City officials say Santa Fe could be at risk of losing much-needed federal funding if the U.S. government follows through with a recommendation to change the population threshold for metropolitan areas.
The federal government is contemplating doubling the population requirement for core cities in metropolitan statistical areas from 50,000 — the level set nearly 70 years ago — to 100,000, pushing nearly 144 out of 392 cities out of the classification, including Santa Fe and Farmington. Those cities would instead be classified as “micropolitans.”
Santa Fe has a population of about 85,000, according to the U.S. Census Bureau.
If approved, the new standard would not go into effect until 2023.
City officials say the change could lead to losses in federal funding allocated to metropolitan areas to aid with issues such as housing and transportation for low-income residents.
The proposal has raised concerns nationwide. On Tuesday, a group of 53 members of Congress, including U.S. Rep. Teresa Leger Fernandez, D-N.M., sent a letter to the U.S. Office of Management and Budget requesting clarification on the need for the designation change.
Mayor Alan Webber also sent a letter this week to Office of Management and Budget Deputy Administrator Dominic Mancini, asking the office to oppose the recommendation, which was made earlier this year by a committee tasked with reviewing statistical area standards.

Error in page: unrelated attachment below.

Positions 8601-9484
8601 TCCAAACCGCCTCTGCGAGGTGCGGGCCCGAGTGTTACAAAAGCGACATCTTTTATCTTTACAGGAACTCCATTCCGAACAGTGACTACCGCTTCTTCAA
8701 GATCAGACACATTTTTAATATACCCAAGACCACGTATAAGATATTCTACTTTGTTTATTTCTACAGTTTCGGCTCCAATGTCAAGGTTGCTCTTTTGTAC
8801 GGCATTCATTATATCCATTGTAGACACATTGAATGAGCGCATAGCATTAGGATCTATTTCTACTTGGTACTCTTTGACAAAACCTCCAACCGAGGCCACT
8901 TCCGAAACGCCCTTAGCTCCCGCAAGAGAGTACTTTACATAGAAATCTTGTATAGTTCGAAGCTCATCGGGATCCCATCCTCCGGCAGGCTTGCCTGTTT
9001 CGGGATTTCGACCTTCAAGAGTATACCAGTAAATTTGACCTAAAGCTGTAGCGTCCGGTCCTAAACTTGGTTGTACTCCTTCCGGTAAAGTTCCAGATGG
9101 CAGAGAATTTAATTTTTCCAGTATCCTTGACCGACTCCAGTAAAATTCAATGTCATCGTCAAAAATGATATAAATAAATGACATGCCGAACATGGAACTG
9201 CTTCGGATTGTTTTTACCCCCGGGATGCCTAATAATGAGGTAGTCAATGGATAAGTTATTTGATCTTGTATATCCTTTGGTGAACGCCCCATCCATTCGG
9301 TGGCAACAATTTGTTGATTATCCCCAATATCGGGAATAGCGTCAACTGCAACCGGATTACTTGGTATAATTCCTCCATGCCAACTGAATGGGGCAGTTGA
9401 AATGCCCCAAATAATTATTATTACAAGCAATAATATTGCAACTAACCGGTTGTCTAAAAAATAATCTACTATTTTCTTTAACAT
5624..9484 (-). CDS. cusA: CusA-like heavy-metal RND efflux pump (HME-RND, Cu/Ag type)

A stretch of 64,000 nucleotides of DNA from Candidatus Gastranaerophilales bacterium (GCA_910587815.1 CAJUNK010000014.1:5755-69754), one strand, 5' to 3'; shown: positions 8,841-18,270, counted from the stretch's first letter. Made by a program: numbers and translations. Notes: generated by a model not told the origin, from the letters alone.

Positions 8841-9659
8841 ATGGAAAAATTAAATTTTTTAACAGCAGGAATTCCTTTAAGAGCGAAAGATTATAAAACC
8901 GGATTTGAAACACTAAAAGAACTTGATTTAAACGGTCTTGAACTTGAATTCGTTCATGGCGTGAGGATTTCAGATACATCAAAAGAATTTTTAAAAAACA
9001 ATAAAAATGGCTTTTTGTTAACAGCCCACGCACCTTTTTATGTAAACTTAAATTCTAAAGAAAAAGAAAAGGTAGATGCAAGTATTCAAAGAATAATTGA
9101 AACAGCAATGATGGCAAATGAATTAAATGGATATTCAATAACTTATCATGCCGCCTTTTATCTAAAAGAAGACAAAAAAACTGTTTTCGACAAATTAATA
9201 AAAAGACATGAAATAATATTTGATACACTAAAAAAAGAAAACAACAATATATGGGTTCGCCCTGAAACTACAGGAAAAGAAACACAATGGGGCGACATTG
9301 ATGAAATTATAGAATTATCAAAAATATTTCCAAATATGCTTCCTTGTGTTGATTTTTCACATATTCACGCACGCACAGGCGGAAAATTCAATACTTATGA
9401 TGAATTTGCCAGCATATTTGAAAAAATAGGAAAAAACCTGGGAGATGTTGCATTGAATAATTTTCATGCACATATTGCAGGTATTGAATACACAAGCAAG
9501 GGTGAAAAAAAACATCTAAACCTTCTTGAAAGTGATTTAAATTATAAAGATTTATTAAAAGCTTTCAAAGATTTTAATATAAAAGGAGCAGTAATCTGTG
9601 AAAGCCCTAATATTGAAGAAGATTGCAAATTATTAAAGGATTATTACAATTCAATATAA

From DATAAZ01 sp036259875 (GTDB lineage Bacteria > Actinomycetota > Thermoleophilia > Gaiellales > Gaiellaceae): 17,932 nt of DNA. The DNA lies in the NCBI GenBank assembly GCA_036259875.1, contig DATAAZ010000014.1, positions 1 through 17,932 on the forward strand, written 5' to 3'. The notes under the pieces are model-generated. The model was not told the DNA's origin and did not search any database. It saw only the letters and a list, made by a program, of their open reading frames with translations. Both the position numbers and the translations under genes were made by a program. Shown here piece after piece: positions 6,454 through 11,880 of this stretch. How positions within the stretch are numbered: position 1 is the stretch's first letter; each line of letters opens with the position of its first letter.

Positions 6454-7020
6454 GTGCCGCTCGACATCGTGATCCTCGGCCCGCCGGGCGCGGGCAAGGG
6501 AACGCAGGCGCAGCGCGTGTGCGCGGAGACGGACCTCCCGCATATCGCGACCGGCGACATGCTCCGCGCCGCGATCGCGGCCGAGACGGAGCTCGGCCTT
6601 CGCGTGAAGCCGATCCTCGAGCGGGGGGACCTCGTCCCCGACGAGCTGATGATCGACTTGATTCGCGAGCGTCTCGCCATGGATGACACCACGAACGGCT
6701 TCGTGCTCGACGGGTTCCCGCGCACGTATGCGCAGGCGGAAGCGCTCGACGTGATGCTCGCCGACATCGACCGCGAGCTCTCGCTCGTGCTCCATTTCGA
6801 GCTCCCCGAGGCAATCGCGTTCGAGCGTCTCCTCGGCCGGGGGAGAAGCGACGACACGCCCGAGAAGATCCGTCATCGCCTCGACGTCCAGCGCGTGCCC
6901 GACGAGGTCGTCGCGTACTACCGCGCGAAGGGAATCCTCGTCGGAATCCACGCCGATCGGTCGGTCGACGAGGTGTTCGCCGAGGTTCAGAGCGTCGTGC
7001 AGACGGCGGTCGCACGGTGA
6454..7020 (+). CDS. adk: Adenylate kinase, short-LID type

“The depth of the consequences of the proposed change are unclear,” Webber wrote. “What does seem clear is the consideration that the City of Santa Fe could lose access to critical Federal funding needed to support low-income residents and improve and maintain local infrastructure.”
According to Webber’s letter, between 30 percent and 50 percent of the budget for the city’s mobility assistance program is federal funding. The city also relies heavily on Community Development Block Grants from the Department of Housing and Urban Development to buttress housing programs.
Erick Aune, senior transportation planner for the Santa Fe Metropolitan Planning Organization, which helps guide transportation decisions across greater Santa Fe, said the designation could lead to the loss of funding for the agency.
Aune said that if that happens, more strain might be put on city and county workers to address transportation planning, something the agency has spearheaded since 1982.
The Metropolitan Planning Organization also wrote a letter Thursday to the Office of Management and Budget, requesting more review of the proposal.
A March 6 bulletin from the office acknowledged statistical areas are used as the basis for some federal funding and said it would try to work with Congress on any potential effects to cities.
The Metropolitan and Micropolitan Statistical Area Standards Review Committee said in its recommendations the minimum population requirements needed to be updated because the original metropolitan threshold of 50,000, set in 1950, did not keep pace with American population growth.
About 86 percent of the U.S. population lives in regions designated as metropolitan areas. The change would whittle that number down to 80 percent.
Webber argued in his letter the nation’s population growth has no effect on funding needs in urban areas with a population over 50,000.
“When it comes to issues of urbanization, including mobility, housing, infrastructure, integrated response to climate change, social policy and more,” he wrote, “the City of Santa Fe is, in every respect and by any reasonable definition, a metropolitan area and a metropolitan entity.”